AUSTIN, Texas (Reuters) - Texas on Wednesday executed Lester Bower, one of the longest-serving inmates on the state’s death row who had said he was wrongly convicted of killing four men in 1983 and had spent three decades trying to halt his capital punishment.
Bower was pronounced dead at 6:36 p.m. CDT after being given a lethal injection at the state’s death chamber in Huntsville, a prisons official said.
A former chemical salesman with two children, Bower became the oldest death row inmate put to death in Texas since the U.S. Supreme Court reinstated the death penalty in 1976. The state has executed 526 people in the period, the most of any state.
A few hours before the execution, the U.S. Supreme Court rejected a last-minute appeal filed by lawyers for Bower, who had already faced imminent execution six times, according to court papers.
“Much has been written about this case, not all of it has been the truth. But the time is over and now it is time to move on. I want to thank my attorneys for all that they have done. They have afforded me the last quarter of a century,” he was quoted as saying in a last statement by prisons officials.
Lawyers have made numerous appeals questioning his conviction with no incriminating fingerprints found at the crime scene, no murder weapon recovered and no witness to the crime.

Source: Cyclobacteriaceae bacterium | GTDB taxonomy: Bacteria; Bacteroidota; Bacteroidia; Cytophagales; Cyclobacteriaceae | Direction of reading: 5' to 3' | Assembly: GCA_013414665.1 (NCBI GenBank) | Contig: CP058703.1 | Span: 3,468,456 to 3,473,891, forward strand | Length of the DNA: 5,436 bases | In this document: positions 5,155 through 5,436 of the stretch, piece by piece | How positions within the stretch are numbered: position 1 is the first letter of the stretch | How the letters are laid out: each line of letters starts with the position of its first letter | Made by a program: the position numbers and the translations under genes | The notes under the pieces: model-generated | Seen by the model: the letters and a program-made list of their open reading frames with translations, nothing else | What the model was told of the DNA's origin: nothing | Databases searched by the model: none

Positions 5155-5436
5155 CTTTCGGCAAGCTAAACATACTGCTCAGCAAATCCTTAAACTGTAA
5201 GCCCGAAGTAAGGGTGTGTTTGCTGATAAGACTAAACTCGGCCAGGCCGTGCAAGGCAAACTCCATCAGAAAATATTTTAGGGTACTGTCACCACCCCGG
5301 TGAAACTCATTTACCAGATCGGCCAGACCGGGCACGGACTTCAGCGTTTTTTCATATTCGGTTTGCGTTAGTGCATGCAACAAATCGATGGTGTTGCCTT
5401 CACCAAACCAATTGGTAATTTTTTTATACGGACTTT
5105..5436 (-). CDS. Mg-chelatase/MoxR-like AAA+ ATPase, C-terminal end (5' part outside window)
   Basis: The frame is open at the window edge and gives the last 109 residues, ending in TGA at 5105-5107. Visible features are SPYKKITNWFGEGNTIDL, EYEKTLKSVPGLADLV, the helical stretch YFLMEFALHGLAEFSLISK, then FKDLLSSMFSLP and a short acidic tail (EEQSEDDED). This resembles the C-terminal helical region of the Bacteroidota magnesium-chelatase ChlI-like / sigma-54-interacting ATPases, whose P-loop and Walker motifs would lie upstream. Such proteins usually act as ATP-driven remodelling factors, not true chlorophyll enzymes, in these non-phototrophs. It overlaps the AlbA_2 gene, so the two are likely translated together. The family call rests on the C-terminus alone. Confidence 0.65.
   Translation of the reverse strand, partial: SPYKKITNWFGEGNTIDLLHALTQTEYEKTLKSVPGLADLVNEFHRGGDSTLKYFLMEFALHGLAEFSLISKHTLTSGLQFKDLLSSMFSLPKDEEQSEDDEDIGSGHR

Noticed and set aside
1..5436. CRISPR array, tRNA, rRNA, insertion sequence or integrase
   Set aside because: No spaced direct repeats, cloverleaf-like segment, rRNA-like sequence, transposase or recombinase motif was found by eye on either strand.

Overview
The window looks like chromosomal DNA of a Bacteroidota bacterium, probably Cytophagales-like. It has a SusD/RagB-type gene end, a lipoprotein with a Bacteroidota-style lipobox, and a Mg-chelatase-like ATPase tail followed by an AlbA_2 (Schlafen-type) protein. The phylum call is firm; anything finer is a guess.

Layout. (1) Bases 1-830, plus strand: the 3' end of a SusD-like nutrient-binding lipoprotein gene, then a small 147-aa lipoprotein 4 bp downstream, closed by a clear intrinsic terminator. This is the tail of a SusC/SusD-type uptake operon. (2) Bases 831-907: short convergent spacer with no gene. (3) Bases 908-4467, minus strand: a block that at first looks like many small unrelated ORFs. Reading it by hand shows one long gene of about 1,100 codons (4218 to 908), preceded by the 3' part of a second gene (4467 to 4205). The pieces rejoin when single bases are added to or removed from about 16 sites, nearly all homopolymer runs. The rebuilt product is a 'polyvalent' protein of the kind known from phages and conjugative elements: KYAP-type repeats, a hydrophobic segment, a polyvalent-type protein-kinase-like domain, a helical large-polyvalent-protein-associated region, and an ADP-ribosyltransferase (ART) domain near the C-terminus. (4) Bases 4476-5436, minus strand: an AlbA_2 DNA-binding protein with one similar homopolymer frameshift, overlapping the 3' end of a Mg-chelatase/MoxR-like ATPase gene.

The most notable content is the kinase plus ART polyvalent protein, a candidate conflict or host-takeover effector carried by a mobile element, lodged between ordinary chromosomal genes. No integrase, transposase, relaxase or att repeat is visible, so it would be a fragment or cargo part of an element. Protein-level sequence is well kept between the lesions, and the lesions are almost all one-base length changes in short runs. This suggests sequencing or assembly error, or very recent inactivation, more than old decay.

He was found guilty of killing contractor Bob Tate, former police officer Ronald Mayes, sheriff’s deputy Philip Good and interior designer Jerry Brown in a deal for a $4,000 ultra-light airplane that went bad.
Prosecutors said Bower killed Tate to steal the airplane Tate was selling and then killed the other three when they unexpectedly showed up at the hangar.
Investigators said they found parts from Tate’s airplane at Bower’s residence and that he had made calls to Tate. They said Bower, who also sold firearms, had acquired a gun and exotic ammunition similar to what was used in the killings.
In an interview published this week in the Fort Worth Star-Telegram, Bower, who had no criminal record prior to his arrest, said he did not commit the crimes and was wrongly convicted.
“What’s more, I feel we have had a reasonable number of people come forward with credible stories to say I did not commit these murders,” the newspaper quoted him as saying.
Reporting by Jon Herskovitz; Editing by Bill Trott and Sandra Maler